Biotechnology and Biological Sciences Doctoral Training Programme
   
   
  

Research Project Themes

Our research projects are categorised based on the three strategic priorities identified by the BBSRC:

  • Agriculture and food security (AFS)
  • Industrial Biotechnology and the Bioeconomy
  • Bioscience for health (MCO-molecules, cells and organisms)

Please click on the headers below to find out more about the strategic priorities and details of the available projects in each area.

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Agriculture and Food Security

Currently over 1 billion individuals suffer from chronic malnourishment, while nearly 200 million children are severely underweight. Future environmental pressures will require farming to achieve further advances in resource use. Alongside carbon footprint, ‘energy’, ‘nitrogen’, ‘phosphorus’ and ‘water’ footprints may well become the new farming and food currencies.
 

Sustainable farming will rely upon multi-disciplinary approaches underpinned by sound science and the skills to translate novel solutions into practice. Reducing water and resource use, enhancing food and fuel output and quality, delivering ecosystem services and reducing greenhouse gas emissions are some of the pressing issues that will need to be tackled. Sensory Science, Brewing Science/Fermentation projects are also included in this research area. Research projects in Agriculture and Food Security within the DTP will focus on studies at the molecular, cellular, whole organism, and population levels to address these issues.

 

 

Industrial Biotechnology and the Bioeconomy 

The future is set for renewable and waste feedstocks to play an increasing role as a source for chemicals and energy production. The University of Nottingham is a global leader in bioenergy, biorenewables and sustainable chemistry, and has a strong focus on solving real-world problems using tools from synthetic biology, in partnership with major fuels and chemicals manufacturers and related industries.
 

Stem cell biology and tissue engineering are also emerging disciplines within the field of Biotechnolgy, Biofuels and the Bioeconomy. There are important challenges to be overcome in the scale up of production of future cell therapies. A new industry is emerging built on the need to understand how cell therapies can be made at an industrial scale. The BBSRC is playing an important role in the study of fundamental cell biology of stem cells and how differentiation can be controlled to create new classes of biotechnology products. Nottingham has expertise in the production of cardiac, nerve and musculoskeletal cells and works closely with the UK and international industrial community to exploit this basic biological science for industrial applications.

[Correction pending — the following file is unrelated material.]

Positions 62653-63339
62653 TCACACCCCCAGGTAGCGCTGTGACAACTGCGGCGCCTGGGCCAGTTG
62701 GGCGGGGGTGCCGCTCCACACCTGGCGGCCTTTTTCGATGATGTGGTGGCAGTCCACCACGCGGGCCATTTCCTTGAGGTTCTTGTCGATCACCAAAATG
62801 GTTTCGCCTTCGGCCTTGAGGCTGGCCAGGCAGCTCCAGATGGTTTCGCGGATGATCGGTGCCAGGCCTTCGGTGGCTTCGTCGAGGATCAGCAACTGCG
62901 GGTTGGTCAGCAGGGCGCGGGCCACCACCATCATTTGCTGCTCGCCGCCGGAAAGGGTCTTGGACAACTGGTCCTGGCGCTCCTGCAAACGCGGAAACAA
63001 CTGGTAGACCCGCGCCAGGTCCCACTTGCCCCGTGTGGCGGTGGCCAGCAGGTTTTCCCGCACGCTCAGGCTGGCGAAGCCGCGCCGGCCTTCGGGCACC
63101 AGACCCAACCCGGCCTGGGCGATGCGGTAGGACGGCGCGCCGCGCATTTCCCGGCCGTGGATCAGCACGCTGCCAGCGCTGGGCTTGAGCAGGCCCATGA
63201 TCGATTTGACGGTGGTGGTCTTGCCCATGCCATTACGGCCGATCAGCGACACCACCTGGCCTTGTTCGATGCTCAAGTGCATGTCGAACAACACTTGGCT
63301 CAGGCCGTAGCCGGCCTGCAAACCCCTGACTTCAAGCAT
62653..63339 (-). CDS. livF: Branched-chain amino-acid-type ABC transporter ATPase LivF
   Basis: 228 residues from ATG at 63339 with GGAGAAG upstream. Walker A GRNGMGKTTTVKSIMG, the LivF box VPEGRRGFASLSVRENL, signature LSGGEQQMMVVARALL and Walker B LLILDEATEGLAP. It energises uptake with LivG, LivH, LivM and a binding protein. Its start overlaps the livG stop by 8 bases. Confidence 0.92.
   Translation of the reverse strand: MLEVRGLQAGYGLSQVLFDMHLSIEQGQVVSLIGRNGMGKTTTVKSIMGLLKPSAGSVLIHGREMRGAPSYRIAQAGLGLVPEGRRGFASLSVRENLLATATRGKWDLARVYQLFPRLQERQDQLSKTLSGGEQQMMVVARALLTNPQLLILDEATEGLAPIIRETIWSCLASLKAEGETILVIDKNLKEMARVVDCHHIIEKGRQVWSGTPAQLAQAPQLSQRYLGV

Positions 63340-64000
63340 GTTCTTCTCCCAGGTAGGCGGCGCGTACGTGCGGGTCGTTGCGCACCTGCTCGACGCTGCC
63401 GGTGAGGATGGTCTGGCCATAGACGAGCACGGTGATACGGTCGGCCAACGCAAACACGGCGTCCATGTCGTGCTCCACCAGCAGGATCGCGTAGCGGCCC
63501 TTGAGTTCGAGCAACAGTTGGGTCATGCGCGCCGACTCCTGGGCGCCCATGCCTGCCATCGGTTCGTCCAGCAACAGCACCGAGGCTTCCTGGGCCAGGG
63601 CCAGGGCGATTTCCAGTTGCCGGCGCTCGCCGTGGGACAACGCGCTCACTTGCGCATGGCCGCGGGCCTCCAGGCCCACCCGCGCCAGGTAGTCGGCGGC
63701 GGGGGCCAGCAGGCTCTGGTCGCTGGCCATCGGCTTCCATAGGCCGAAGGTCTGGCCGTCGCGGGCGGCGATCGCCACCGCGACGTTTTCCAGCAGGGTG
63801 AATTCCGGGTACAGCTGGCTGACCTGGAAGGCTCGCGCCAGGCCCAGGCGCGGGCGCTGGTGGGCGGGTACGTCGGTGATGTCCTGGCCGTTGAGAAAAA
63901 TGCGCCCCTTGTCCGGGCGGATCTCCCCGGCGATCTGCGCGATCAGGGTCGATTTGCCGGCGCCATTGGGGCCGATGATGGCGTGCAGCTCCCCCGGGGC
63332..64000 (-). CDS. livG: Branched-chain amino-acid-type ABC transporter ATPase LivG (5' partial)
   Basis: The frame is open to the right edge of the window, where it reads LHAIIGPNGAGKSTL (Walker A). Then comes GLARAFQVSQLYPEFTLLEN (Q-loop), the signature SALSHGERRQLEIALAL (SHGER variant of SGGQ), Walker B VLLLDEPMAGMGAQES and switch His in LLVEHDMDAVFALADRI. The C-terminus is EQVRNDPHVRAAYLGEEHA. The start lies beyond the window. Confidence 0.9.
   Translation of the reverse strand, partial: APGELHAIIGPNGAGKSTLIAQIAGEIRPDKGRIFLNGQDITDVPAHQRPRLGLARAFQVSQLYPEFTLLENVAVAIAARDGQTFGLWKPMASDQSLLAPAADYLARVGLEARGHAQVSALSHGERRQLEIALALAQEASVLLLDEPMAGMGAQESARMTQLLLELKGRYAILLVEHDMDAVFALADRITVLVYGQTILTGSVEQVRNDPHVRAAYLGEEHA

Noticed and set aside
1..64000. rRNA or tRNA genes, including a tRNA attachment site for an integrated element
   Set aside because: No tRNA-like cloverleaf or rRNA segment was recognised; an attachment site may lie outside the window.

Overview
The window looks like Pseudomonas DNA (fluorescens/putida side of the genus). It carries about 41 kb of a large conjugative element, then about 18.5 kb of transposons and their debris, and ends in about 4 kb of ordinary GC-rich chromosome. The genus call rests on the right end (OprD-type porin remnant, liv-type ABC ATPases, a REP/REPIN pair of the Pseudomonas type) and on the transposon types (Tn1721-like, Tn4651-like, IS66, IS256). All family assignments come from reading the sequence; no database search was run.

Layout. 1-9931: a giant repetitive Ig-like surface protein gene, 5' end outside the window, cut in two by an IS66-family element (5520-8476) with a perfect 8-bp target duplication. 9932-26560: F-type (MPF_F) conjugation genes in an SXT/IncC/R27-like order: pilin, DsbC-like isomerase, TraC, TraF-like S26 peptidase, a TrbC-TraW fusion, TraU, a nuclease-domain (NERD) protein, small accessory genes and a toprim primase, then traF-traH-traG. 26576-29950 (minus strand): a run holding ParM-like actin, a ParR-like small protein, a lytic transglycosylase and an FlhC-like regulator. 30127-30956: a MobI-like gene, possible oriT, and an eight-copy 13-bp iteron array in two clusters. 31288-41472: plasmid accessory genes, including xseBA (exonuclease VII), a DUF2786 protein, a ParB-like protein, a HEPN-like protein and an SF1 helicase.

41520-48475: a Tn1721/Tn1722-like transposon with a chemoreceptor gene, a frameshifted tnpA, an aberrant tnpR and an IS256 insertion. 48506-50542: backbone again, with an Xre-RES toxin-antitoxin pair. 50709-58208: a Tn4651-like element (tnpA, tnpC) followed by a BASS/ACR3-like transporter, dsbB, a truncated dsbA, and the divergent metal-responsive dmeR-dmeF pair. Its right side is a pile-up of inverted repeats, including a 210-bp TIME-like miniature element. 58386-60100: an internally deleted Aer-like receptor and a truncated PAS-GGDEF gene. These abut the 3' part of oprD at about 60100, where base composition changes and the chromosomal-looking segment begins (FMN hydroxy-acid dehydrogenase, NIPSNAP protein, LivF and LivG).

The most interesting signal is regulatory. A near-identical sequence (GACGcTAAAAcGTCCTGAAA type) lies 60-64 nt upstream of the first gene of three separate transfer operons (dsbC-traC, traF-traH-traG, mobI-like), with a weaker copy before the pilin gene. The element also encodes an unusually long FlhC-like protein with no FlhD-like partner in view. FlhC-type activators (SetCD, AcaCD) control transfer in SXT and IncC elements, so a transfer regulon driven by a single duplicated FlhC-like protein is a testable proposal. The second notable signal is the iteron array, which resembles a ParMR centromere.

Research project areas

Projects are available across a range of topics and will be supervised by academic staff from a range of disciplines, including biosciences, life sciences, physical sciences and engineering. Project areas include:

  • biocatalytic and chemical processing of biomass- and waste-derived feedstocks to produce substitutes for synthetic materials and polymers
  • solving problems with product toxicity in microbial fermentations using both biological and process-based approaches
  • sustainable bio-based manufacturing processes, including distributed manufacturing
  • synthetic biology approaches to manufacture chemicals and biofuels from waste 
  • stem cell biology and tissue engineering
  • sensory science, brewing science/fermentation 
 

 

Molecules, Cells and Organisms

The molecules, cells and organisms theme of the Nottingham DTP will offer opportunities to PhD students to experience great diversity in their rotational projects; diversity of their working lab as several Schools will be offering rotations in this theme, and diversity of project as there will be representation right across the gamut of molecules to organisms.

 

Whilst it is almost impossible to list all the scientific areas covered by this theme, there will most likely be projects in the following:

  • Control of eukaryotic and prokaryotic gene expression
  • Protein folding and structural analysis by NMR spectroscopy, X-ray crystallography, and other biophysical tools
  • Mechanisms of cell-to-cell communication in prokaryotes and eukaryotes
  • Intracellular signalling cascades
  • Protein:protein and gene:gene interactions
  • Membrane receptors and channels
  • Cell division
  • Developmental biology
  • Chemical Biology
  • Neuroscience and behaviour
  • Tissue Engineering
 

 

Biotechnology and Biological Sciences Doctoral Training Programme

The University of Nottingham
University Park
Nottingham, NG7 2RD

Tel: +44 (0) 115 8466946
Email: bbdtp@nottingham.ac.uk